What Year Is It In Old Church Slavonic

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What Year Is It In Old Church Slavonic
What Year Is It In Old Church Slavonic

Video: What Year Is It In Old Church Slavonic

Video: What Year Is It In Old Church Slavonic
Video: Old Slavic vs Church Slavonic (How it sounded) 2023, June

On the night of December 31 to January 1, we habitually raise our glasses and celebrate the onset of the New Year. Peter I, thanks to whom we celebrate this truly national holiday - New Year, would be very happy with our fun and a little festive outrage. However, before his reign, both the date of the current year and the day of the coming of the next were calculated in a completely different way.

what year is it according to the Slavic calendar
what year is it according to the Slavic calendar

Where did our chronology come from?

Emperor Peter I borrowed a lot from Europe: shaving beards, smoking tobacco, a regular army, but his most global innovation was the change in the chronology system. The date that we now consider the beginning of the new year began to be counted from January 1, 1700. Before the revolution of 17, after the date was mentioned, it was necessary to say "from the birth of Christ" and this is a fundamental difference between the new chronology and what was earlier, when the years were considered "from the creation of the world."

The most interesting thing is that the European chronology, borrowed by Peter I, and in Europe itself, was not adopted immediately, but at the end of the 16th century by the decree of Pope Gregory.

The date introduced by the Bolsheviks according to the "new style", which we use now, is precisely the chronology according to the Gregorian calendar.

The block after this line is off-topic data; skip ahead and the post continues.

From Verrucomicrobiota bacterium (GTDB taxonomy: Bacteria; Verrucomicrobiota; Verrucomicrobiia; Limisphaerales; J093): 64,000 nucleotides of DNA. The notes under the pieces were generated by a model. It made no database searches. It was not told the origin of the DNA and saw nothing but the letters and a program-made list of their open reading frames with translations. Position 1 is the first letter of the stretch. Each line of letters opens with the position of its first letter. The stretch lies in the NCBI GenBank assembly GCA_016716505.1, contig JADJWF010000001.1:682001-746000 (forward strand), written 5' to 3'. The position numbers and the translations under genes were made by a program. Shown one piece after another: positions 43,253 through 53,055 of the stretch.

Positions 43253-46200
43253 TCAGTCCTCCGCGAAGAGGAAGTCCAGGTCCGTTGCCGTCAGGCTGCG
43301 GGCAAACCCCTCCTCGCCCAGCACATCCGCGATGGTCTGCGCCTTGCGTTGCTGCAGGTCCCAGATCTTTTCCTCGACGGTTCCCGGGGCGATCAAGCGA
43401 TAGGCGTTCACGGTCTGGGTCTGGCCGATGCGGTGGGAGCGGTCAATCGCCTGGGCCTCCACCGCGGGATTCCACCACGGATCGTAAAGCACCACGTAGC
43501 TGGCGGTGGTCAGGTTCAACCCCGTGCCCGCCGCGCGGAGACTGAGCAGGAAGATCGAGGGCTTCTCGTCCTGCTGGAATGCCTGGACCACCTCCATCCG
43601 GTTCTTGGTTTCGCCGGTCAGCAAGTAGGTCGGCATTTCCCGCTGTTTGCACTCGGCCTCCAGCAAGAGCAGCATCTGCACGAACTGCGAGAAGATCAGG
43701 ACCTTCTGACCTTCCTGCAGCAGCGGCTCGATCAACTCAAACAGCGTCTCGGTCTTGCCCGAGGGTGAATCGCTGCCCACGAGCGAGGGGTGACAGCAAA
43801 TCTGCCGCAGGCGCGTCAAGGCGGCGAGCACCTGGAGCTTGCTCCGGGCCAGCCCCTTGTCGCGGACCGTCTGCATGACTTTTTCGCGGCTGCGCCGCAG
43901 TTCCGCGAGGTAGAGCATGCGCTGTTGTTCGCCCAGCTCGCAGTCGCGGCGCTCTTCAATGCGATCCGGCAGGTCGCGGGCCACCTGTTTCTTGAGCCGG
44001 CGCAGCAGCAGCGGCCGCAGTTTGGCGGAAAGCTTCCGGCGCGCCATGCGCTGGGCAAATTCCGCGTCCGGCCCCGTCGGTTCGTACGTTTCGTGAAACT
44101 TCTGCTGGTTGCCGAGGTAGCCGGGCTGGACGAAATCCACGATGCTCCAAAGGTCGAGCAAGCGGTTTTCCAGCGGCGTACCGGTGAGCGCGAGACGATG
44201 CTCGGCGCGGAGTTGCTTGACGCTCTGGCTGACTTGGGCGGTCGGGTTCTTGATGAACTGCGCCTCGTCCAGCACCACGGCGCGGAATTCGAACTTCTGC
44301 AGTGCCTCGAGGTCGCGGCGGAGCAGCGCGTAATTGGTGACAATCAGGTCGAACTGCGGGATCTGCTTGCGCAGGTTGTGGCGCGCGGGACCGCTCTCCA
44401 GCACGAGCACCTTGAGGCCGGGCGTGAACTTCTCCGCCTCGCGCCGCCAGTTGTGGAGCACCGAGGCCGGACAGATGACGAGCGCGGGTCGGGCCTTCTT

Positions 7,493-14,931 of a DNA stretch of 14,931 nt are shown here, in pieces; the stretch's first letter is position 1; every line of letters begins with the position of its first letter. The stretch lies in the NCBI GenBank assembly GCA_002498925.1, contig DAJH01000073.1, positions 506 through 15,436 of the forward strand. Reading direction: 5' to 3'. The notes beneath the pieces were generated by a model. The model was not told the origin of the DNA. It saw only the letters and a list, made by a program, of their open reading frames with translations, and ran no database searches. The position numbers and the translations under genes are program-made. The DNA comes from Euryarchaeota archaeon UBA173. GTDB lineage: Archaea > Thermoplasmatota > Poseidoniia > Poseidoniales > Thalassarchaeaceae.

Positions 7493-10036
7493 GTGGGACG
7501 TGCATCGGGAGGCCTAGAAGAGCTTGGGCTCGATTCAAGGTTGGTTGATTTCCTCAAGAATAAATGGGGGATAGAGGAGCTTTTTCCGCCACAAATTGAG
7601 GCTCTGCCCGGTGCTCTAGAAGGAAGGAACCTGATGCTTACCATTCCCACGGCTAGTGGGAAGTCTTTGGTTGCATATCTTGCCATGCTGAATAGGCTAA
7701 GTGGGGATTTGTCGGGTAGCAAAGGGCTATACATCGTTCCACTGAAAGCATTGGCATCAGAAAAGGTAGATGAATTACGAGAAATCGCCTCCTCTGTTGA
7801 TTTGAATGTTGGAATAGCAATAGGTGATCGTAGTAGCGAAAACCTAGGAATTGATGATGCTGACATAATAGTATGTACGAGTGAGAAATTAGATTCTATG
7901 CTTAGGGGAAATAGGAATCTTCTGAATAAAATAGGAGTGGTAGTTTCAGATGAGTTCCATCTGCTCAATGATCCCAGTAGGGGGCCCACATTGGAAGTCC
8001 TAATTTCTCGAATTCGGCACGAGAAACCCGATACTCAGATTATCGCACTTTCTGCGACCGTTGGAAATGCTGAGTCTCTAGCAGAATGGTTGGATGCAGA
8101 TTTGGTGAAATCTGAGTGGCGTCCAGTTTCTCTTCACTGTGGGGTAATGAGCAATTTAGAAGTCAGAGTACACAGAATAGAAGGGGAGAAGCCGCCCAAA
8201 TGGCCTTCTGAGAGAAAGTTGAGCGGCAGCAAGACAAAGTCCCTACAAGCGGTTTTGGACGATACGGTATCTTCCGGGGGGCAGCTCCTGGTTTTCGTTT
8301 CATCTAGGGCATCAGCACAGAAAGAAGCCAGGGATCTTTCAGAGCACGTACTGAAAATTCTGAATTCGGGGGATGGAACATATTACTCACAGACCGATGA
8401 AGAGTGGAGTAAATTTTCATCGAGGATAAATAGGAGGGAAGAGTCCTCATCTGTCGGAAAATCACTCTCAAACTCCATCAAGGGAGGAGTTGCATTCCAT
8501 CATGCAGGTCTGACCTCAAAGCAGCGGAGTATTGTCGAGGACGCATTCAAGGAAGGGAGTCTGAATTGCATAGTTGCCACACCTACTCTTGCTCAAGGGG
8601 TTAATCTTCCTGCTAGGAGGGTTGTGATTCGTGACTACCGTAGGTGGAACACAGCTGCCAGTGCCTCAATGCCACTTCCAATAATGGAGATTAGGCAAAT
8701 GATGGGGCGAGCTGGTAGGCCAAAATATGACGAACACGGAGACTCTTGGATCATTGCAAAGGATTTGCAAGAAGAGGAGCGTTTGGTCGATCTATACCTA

Only since 1582 has Europe celebrated the New Year in this way.

One of the points of accusation brought against Copernicus by the Inquisition was his disagreement with the introduction of the calculation of the date from the birth of Christ.

How the years were counted before

The way the chronology was conducted in Russia until January 1700 is usually called the "Old Church Slavonic calendar." But this is a fundamentally wrong opinion. The Church could not calculate the date according to the pagan calendar, therefore it calculated the years according to the same principle as in the Byzantine Empire, from which Orthodoxy came to Russia. The country, which is our spiritual ancestor, counted the years from the creation of the world. According to the Byzantine calendar, Christ was born 5508 years after the creation of Adam.

Politics intervened more than once in the chronology. For example, the Antiochian Church believed that Christ was born 8 years earlier, and the Byzantine date was adopted only for the convenience of calculating the date of Easter.

There were also discrepancies with the date of the New Year in Russia: the church believed that it would come on September 1, and according to the civil calendar, the year began on March 25, the day of the creation of the first woman - Eve by God.

The Annunciation is celebrated on March 25 - the date when the Mother of God learned that she would give birth to Christ.

Peter, with his characteristic straightforwardness, solved this issue simply, bringing everything to a single denominator - the first of January.

What year is it now?

If you want to know what year it is according to the Old Church Slavonic calendar, then add 5500 or 5508 to the current date (a figure that is more historically correct). It turns out that we do not live in 2014, but in 7522. Well, the one who gave us this winter vacation was born in 7180 from the Creation of the World.

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